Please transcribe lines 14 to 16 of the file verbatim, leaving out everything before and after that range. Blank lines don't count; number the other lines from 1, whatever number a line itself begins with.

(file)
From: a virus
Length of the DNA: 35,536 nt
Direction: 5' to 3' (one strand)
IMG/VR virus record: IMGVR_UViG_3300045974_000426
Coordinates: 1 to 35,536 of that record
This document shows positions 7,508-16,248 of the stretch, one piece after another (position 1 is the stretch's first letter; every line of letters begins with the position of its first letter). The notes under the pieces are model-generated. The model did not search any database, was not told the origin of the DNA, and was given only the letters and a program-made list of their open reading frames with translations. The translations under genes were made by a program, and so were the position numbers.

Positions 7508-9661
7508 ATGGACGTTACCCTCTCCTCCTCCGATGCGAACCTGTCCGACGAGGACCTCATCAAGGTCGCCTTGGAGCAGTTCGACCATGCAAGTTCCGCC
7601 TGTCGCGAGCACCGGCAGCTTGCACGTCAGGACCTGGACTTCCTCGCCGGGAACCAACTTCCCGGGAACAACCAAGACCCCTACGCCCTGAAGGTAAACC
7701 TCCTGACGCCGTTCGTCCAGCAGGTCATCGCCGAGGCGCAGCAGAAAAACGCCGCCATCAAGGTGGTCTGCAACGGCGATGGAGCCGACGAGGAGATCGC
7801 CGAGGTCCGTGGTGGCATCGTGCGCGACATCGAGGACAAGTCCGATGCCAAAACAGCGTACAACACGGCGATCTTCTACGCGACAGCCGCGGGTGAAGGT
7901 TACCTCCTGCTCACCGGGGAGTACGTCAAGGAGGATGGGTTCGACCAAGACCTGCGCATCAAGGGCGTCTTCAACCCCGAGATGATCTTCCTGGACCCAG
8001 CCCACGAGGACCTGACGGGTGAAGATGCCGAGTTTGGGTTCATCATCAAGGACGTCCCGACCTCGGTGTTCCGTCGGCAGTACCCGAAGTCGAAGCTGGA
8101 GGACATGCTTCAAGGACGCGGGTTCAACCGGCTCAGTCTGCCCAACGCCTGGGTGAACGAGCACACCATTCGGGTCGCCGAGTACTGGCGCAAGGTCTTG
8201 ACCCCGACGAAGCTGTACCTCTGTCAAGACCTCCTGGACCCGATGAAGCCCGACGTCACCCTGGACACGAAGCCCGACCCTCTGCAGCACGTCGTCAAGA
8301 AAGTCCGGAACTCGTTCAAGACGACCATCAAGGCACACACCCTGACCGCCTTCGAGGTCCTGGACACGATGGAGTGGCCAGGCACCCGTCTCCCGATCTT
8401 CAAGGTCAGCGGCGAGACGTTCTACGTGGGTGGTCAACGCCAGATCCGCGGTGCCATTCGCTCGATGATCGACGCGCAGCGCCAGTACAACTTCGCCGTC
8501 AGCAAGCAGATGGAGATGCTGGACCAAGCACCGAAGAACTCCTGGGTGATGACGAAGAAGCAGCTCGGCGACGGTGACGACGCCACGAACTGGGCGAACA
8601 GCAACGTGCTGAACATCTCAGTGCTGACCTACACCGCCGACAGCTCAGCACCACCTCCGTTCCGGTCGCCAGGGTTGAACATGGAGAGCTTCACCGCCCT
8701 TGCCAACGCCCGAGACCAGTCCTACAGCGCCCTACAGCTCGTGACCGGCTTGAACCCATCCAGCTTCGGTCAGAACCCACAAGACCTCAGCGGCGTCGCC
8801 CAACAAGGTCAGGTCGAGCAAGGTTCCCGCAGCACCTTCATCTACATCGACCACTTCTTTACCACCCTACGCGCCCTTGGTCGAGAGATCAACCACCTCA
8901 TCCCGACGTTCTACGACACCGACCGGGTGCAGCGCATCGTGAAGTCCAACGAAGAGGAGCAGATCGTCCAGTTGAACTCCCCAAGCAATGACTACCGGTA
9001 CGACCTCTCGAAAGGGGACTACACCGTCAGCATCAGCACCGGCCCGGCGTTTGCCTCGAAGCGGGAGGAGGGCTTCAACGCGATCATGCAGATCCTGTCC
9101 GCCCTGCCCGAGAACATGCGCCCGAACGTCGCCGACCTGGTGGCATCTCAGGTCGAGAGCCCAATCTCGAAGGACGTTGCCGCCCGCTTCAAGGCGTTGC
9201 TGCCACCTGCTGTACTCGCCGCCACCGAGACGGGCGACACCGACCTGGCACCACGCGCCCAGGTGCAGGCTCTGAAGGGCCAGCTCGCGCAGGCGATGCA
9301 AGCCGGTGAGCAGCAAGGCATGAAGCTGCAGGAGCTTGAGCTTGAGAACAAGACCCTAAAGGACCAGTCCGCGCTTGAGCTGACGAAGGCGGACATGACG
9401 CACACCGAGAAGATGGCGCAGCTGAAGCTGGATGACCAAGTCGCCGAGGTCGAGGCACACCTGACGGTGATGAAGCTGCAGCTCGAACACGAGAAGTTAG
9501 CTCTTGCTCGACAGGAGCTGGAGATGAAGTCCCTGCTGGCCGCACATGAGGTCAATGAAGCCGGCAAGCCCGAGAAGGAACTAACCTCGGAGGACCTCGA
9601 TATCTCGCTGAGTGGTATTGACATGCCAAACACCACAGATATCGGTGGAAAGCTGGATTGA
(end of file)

8101 GGACATGCTTCAAGGACGCGGGTTCAACCGGCTCAGTCTGCCCAACGCCTGGGTGAACGAGCACACCATTCGGGTCGCCGAGTACTGGCGCAAGGTCTTG
8201 ACCCCGACGAAGCTGTACCTCTGTCAAGACCTCCTGGACCCGATGAAGCCCGACGTCACCCTGGACACGAAGCCCGACCCTCTGCAGCACGTCGTCAAGA
8301 AAGTCCGGAACTCGTTCAAGACGACCATCAAGGCACACACCCTGACCGCCTTCGAGGTCCTGGACACGATGGAGTGGCCAGGCACCCGTCTCCCGATCTT